Political storm brewing (Burma)

May 23, 2008

(from my friends over at SEAPA. Personally, I think that the cyclone is a symbol of things to happen to
that Murderous Junta. You know us Asians, being the superstitious bunch that we are. Well, just watch them. A whole new type of mass murder was introduced to us by them. Death via cyclone. Thing is they let their people die after the cyclone. Like our own gov’t., they too had to have their names on those food bags or no delivery. And the most powerful man in the world did WHAT? Worked on a new missile shield. And Burmese died by the thousands. All that was needed was a simple phone call to the damn Junta. Too much for you, Georgie boy?)

PERSPECTIVE
Political storm brewing
18 May 2008
Source: Bangkok Post
(http://clicks.aweber.com/y/ct/?l=G7UYV&m=1azhzMgXGzKXin&b=nZm_6.yVU9wL9uVQgSx93Q)

The Burmese government’s woefully inadequate response to Cyclone
Nargis, coupled with its opportunistic attempt to sneak by a
referendum on the new constitution while the world concentrates on
the catastrophe, may be laying the groundwork for upheaval, writes
ACHARA ASHAYAGACHAT

The reclusive junta in Burma has adamantly shunned the
international community’s desperate efforts to provide a viable
logistics centre for disaster relief distribution for the hundreds
of thousands of threatened survivors of Cyclone Nargis, while
remaining focussed on the long-planned goal to consolidate its grip
on power through a constitution, the third charter since the
country’s independence from British rule 60 years ago.

The tatmadaw (military) are gearing towards decorating themselves
as members of parliament within the next two years. According to
the all but ratified constitution, the generals would take 25% of
some 500 seats in the 2010 parliament.

On May 10, only a week after Nargis hit the rice-producing areas,
Burmese people throughout the country, except in some 47 townships
in the Irrawaddy delta and Rangoon areas which felt the brunt of
the May 2 cyclone, cast their votes in support of the
junta-sponsored draft constitution.

The military-ruled government announced at the end of last week an
incredibly high voter turnout of 99%, with a 92.4% yes vote. The
drafting of the charter began in January 1993 and was completed
last August, without meaningful participation from opposition and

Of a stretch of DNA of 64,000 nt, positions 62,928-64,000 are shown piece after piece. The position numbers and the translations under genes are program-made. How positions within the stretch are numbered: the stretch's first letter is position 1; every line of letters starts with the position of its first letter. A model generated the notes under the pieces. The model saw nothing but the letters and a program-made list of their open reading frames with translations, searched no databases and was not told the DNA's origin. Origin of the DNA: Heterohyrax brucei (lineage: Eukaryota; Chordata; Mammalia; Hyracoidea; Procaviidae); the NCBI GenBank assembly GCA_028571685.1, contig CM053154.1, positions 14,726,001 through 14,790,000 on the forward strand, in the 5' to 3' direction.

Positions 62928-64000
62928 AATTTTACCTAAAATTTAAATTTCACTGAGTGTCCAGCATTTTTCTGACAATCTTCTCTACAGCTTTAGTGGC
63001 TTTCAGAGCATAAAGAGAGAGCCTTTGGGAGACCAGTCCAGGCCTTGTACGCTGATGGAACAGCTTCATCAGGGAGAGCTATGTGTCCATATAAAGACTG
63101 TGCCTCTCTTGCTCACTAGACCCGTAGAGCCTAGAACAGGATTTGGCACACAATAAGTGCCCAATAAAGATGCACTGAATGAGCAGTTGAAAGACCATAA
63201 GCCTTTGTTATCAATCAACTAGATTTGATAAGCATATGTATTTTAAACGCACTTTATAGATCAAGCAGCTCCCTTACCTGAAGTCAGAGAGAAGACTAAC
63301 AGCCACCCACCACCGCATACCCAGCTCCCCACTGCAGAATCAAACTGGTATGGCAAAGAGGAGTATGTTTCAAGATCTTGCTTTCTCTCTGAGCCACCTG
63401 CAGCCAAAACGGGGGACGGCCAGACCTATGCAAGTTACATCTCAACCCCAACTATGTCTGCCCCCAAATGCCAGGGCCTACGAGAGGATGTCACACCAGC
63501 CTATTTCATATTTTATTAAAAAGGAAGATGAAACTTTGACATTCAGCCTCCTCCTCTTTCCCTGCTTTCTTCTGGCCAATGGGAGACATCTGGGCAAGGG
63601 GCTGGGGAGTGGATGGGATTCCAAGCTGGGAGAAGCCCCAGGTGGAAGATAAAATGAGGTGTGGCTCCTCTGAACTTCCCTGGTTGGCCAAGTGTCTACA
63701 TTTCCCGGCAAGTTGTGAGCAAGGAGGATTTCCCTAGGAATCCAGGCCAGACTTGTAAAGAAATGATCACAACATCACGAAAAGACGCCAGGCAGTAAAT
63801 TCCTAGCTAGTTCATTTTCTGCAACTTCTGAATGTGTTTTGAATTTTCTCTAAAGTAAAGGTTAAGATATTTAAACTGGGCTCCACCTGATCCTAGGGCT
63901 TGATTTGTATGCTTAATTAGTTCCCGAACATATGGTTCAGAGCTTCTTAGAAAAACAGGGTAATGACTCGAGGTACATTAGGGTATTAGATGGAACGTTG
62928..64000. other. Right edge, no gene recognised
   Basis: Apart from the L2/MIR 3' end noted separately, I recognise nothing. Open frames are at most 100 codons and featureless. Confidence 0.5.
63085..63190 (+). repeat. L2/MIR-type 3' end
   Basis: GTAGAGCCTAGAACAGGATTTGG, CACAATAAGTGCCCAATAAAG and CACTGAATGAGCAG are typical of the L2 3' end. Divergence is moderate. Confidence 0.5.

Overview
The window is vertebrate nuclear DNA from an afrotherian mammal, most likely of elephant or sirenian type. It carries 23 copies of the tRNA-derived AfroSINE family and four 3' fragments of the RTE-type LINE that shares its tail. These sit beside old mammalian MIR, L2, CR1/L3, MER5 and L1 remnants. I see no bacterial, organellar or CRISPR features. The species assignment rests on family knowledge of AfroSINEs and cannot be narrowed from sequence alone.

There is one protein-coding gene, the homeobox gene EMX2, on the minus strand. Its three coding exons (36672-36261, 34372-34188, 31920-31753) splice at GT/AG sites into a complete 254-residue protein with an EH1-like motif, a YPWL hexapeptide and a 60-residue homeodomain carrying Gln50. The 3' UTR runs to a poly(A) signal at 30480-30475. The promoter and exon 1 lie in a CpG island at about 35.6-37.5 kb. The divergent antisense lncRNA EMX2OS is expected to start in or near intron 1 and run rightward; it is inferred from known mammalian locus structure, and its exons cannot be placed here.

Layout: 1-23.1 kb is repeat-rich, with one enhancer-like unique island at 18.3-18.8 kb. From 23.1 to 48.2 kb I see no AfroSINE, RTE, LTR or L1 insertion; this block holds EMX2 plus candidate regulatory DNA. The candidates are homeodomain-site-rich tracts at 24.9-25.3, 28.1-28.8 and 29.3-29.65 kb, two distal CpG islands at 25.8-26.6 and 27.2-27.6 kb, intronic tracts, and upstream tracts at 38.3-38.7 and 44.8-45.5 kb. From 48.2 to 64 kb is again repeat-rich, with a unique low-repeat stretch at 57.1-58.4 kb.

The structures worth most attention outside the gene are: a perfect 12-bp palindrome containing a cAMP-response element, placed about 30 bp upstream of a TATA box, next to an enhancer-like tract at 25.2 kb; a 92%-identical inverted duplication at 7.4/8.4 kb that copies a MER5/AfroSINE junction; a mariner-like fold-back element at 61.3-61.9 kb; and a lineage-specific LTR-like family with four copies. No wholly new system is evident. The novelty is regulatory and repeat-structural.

ethnic groups.

A similar “joyous” result is expected to be announced by the
Burmese government after the referendum for the remaining areas is
held on May 24.

Meanwhile, however, a coalition of opposition and ethnic groups
based outside Burma – including the National Council of the Union
of Burma (NCUB), National Coalition Government of the Union of
Burma (NCGUB), Ethnic Nationalities Council (ENC), Women’s League
of Burma (WLB), Forum for Democracy in Burma (FDB), Students and
Youths Congress of Burma (SYCB) and Nationalities Youth Forum (NYF)
– has denounced the poll, saying there were injustices and cheating
detected on referendum day and rampant vote manipulation tactics
used before the May 10 vote.

Rejection of referendum: A parallel task

Anti-junta critics have urged that alongside the daunting task of
relief and rebuilding in the aftermath of Cyclone Nargis, it is
also essential to expose the “lies” about the referendum allegedly
spread by the Burmese government to the Burmese people and to the
world.

“Psychologically, people wanted to concentrate their energy to help
the cyclone victims, instead of going to the polling booths,” said
Aung Din, from the US Campaign for Burma.

“In some areas, only 50-60% of the voters turned out, and in some
areas, there were only 25% of the eligible voters. Most of the
polling booths were at schools and dharma yones (public gathering
place at wards and village tracks for religious events). The
military junta used all of its resources, including security
forces, police, the Union Solidarity Development Association
(USDA), the paramilitary organisation Swan Arr Shin, the Fire
Brigade, the Red Cross, the Women’s Affairs Organisation, and local
authorities, in addition to members of commissions and
sub-commissions, to maximise the ‘yes’ votes and minimise the ‘no’
votes.

“As instructed by the top authorities, these junta forces conducted
all sorts of fraudulent acts to make sure that they won. They
collected so many advance votes, and all of them were ‘yes’,” said
Aung Din.

He added that the junta also put up posters with slogans to support
the constitution at polling booths and openly asked for “yes”
votes. In many areas, polling booths were closed at 1.00 p.m. or
2.00 p.m. The inside-country opposition groups – led by the
National League for Democracy under the leadership of Nobel
laureate Aung San Suu Kyi, as well as members of the 88 Generation
Students (which comprises mostly senior but mentally-strong Burmese
intellectuals), All Burma Monks’ Alliance, All Burma Federation of
Student Unions, Generation Wave and many other activists – tried to
encourage the people to cast a “no” vote and tried to monitor the
pooling booths. But their attempts were mostly blocked by
checkpoints set up outside of Rangoon.

Aung Maw Zaw, who is with the FDB, concluded that the international
community should boycott the “unfair and unfree polling” and
pressure the regime to deal with the life-and-death issue of aid
dissemination.

“It is unethical and inhumane that the government insisted on
holding this referendum amid the catastrophe that has befallen its
own people,” he said.

Cyclone’s impact on political struggle

Win Min, a lecturer at the All Ethnic International Open University
(attached to Chiang Mai University), noted that the junta has shown
clearly that nothing, including international pressure and the
cyclone, can deter them. From the perspective of the junta, Nargis
might at first have been considered a blessing in disguise, since
the international spotlight which dimmed slightly due to China’s